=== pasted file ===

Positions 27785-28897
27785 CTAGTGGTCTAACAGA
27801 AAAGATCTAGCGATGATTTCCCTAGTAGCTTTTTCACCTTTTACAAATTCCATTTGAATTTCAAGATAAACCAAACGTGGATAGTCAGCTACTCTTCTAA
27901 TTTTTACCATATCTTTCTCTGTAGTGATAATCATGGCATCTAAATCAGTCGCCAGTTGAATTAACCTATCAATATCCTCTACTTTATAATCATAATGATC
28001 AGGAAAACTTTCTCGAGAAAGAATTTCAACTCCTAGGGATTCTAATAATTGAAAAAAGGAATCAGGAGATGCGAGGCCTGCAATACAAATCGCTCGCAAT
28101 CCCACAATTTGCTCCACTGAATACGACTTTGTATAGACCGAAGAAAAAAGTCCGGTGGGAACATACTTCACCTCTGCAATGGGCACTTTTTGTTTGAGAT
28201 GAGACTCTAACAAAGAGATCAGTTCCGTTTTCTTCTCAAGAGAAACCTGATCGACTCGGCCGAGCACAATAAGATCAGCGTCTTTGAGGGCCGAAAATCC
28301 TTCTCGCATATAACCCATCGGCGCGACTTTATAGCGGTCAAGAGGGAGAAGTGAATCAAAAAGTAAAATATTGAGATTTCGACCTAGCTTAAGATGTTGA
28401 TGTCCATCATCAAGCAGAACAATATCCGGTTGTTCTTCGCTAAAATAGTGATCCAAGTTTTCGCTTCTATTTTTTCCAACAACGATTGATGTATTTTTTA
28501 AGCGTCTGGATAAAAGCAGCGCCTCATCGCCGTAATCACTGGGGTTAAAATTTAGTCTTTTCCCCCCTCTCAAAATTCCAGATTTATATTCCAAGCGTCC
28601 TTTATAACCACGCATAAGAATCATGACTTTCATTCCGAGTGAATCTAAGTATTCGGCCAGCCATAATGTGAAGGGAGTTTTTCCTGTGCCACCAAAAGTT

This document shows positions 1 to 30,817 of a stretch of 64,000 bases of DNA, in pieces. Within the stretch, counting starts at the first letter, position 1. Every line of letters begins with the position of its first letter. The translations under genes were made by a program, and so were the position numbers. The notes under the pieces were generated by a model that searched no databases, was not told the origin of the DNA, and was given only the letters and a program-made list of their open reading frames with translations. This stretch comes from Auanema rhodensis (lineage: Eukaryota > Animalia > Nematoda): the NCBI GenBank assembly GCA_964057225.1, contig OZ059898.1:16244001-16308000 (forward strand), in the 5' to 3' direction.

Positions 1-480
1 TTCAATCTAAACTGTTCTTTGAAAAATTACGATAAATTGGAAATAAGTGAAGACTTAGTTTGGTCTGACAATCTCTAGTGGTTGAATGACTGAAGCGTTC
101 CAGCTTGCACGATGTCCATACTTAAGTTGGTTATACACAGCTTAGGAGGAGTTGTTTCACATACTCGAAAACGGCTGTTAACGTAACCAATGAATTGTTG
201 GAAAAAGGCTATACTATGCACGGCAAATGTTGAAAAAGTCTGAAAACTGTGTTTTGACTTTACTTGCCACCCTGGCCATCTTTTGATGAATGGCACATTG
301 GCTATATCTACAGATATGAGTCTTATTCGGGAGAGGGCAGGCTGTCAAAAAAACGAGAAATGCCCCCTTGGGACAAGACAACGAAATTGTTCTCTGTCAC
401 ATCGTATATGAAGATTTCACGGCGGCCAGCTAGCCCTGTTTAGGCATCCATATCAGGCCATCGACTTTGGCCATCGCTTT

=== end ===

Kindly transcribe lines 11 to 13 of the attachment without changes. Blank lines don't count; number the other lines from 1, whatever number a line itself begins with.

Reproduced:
28601 TTTATAACCACGCATAAGAATCATGACTTTCATTCCGAGTGAATCTAAGTATTCGGCCAGCCATAATGTGAAGGGAGTTTTTCCTGTGCCACCAAAAGTT

This document shows positions 1 to 30,817 of a stretch of 64,000 bases of DNA, in pieces. Within the stretch, counting starts at the first letter, position 1. Every line of letters begins with the position of its first letter. The translations under genes were made by a program, and so were the position numbers. The notes under the pieces were generated by a model that searched no databases, was not told the origin of the DNA, and was given only the letters and a program-made list of their open reading frames with translations. This stretch comes from Auanema rhodensis (lineage: Eukaryota > Animalia > Nematoda): the NCBI GenBank assembly GCA_964057225.1, contig OZ059898.1:16244001-16308000 (forward strand), in the 5' to 3' direction.

Positions 1-480